Jennifer Hazell, president of the all-volunteer PAWS animal shelter on Misawa Air Base, Japan, holds Eugene, one of the cats available for adoption.

Jennifer Hazell, president of the all-volunteer PAWS animal shelter on Misawa Air Base, Japan, holds Eugene, one of the cats available for adoption. (T.D. Flack / S&S)

MISAWA AIR BASE, Japan — Free dog. Cats for sale. Need a home for my pet before we move.

Every year, as military families begin preparing for the summer moving season, bulletin boards, Internet chat rooms and base newspapers are bombarded with those kinds of notices.

Too often, animal advocates contend, the animals are simply driven off base and pushed out of a car — abandoned in the local community.

“A lot of people view them as a disposable commodity,” said Jennifer Hazell, president of PAWS — the volunteer animal shelter on Misawa. “It’s like you don’t want your sofa anymore, so you leave it out on the curb. …It’s very aggravating. We try to do what we can do to hold people accountable.”

Hazell and others who spoke to Stripes for this story said they’re heartened to learn that there’s a push to add animal cruelty and abandonment as a charge under the Uniform Code of Military Justice. The 2009 Commission on Military Justice – a nonprofit corporation comprised of professors, private practitioners and legal experts – discussed it during a meeting earlier this summer and will recommend Congress approve the change to the UCMJ.

"That would be wonderful because then we could say, 'see, here’s exactly where you went wrong and what’s going to happen to you,'" Hazell said during an interview at PAWS, which stands for Pet Are Worth Saving.

Animal advocates on bases said the biggest problem is the mind set that comes with an overseas assignment. Everything seems temporary: People buy a $500 car they hope will last two years, borrow furniture from the base because they didn’t ship their good stuff from the States, and they pick up a pet for the tour.

When it comes time to PCS to the next duty station, they’ll hit volunteer shelters looking to “donate” the cat or dog, Hazell said.

“Heartbreaking is a perfect word,” she said of the issue. “A lot of times, there is no reason for a must-get-rid-of [announcement].”

Expense certainly is no reason for dumping a family pet, volunteers said.

“You budget to buy a car. You budget to buy furniture. … Why wouldn’t you budget to take your cat with you, or your dog?” Hazell said. “It’s poor planning.”

While there are such logical reasons as severe allergies or emergency medical evacuations, too many people are simply moving and don’t want the animal, Hazell said.

Melanie Bemel, spokeswoman for the Okinawan American Animal Rescue Society, agreed. She said she conducts a briefing as part of the in-processing for military personnel on the island, and the reaction often is: “Oh, you mean I can take an animal back with me when I PCS? We want you take this animal in for the rest of its life.”

For now, those who volunteer to work with animals on military bases rely on standard base regulations that address owning pets. They often include the requirement to microchip the animals.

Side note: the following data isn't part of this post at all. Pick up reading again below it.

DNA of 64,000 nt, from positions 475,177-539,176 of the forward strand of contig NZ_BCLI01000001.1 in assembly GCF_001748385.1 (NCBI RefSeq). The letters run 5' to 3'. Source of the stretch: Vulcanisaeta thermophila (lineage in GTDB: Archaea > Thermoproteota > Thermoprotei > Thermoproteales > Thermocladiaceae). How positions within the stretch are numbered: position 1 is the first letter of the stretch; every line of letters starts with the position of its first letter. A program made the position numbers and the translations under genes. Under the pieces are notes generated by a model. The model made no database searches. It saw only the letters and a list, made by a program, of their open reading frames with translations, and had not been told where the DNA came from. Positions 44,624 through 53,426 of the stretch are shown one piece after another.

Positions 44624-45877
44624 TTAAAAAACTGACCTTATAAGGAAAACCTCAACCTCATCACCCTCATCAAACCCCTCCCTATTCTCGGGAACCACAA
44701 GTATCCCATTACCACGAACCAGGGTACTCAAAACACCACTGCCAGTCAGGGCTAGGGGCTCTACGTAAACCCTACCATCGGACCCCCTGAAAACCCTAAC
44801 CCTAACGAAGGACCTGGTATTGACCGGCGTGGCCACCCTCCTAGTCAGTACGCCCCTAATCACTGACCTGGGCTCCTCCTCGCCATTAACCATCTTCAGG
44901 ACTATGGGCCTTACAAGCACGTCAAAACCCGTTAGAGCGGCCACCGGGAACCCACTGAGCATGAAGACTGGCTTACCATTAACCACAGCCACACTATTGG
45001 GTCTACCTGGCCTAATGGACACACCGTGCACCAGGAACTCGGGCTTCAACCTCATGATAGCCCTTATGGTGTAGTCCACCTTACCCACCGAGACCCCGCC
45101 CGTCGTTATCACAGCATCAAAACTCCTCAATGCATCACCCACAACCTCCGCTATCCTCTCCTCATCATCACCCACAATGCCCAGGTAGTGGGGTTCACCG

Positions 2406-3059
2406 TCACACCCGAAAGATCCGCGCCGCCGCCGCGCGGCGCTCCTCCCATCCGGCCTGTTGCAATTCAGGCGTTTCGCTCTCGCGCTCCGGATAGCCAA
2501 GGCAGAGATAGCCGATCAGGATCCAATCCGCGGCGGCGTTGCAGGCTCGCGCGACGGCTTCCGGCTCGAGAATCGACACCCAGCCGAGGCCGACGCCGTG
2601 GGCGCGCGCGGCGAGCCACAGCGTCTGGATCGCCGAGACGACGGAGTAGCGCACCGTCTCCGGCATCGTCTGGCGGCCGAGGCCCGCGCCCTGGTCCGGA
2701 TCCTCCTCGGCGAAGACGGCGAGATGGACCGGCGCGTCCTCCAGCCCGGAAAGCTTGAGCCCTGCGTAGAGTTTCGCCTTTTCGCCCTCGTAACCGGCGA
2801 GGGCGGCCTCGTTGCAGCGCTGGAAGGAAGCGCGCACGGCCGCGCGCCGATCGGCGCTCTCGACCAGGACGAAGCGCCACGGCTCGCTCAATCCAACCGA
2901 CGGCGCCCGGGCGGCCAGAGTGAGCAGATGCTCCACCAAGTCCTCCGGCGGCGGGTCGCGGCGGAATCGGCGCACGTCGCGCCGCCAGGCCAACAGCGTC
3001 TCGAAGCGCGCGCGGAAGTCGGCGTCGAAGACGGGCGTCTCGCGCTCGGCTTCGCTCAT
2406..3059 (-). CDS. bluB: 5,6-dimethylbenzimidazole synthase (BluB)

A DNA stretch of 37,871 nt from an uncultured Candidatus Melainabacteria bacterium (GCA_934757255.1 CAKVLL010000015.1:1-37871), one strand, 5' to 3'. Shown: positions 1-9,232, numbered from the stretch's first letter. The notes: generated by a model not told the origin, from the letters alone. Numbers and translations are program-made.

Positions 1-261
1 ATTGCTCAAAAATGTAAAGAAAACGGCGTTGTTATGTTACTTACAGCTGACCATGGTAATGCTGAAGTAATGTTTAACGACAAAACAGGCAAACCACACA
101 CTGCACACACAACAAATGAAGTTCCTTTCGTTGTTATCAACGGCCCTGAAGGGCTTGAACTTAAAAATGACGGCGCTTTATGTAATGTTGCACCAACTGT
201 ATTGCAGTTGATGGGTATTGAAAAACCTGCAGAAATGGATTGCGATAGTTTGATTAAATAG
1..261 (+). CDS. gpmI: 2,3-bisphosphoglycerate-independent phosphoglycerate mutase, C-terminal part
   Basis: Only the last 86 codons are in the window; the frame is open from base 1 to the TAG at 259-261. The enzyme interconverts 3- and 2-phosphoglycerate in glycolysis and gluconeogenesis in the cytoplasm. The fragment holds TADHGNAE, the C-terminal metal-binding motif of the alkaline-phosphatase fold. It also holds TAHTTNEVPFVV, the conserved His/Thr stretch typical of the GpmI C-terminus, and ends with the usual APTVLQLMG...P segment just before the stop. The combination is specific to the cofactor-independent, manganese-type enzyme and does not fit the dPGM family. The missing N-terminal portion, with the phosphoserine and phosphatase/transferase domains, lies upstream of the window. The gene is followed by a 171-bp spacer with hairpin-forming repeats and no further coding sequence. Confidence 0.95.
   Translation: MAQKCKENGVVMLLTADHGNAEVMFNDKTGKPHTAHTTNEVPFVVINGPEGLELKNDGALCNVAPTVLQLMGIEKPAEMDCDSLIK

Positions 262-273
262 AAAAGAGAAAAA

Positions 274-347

In some cases, organizations such as PAWS and the Okinawa group will give microchip scanners to off-base shelters or visit them to check for American-owned strays. But, they said, it’s impossible to tell how many people are abandoning animals.

When volunteers do find a U.S. servicemember’s animal in a shelter, they take possession of the animal and alert the owner’s command for potential administrative action. A servicemember could face court-martial under Article 134 — “conduct of a nature to bring discredit upon the armed forces.”

Hazell cited a recent case at Misawa in which someone reported seeing an American throw a cat out of a car window in the local community. PAWS tracked the person via the microchip and assessed a command-authorized monetary fine. The group also alerted the person’s command for possible administrative action. Base officials were unable Friday to say what, if any, action was taken.

The animal-interest groups pointed to education as the key to stemming the problem. Both PAWS and OAARS have Web sites that detail the process of taking animals along on any permanent change of station move.

And people who adopt from the organizations sign contracts, agreeing that they won’t abandon the animals.

Liz Rouse, who founded OAARS in 2004, said she believes the military should do more to control the problem.

“[If regulations] are enforced, it might help,” she said during a phone interview from Virginia, adding that animal owners wouldn’t be as likely to dump a pet if they had to explain why during their check-out process when leaving a base.

Then there’s that possibly of making animal cruelty and abandonment an offense under the Uniform Code of Military Justice. Hopes are high within the volunteer groups that Congress approves it.

Bemel said that earlier in the year, her group hosted a hugely successful adoption fair, finding families for about 20 dogs and 17 cats.

But this summer has been busy for the organizations. Nearly 100 animals are waiting for new homes on Okinawa alone.

Bemel said the problem can seem insurmountable and can be depressing.

What keeps her going is knowing she’s made a difference for each animal she’s helped — even as she spots more strays on the streets.

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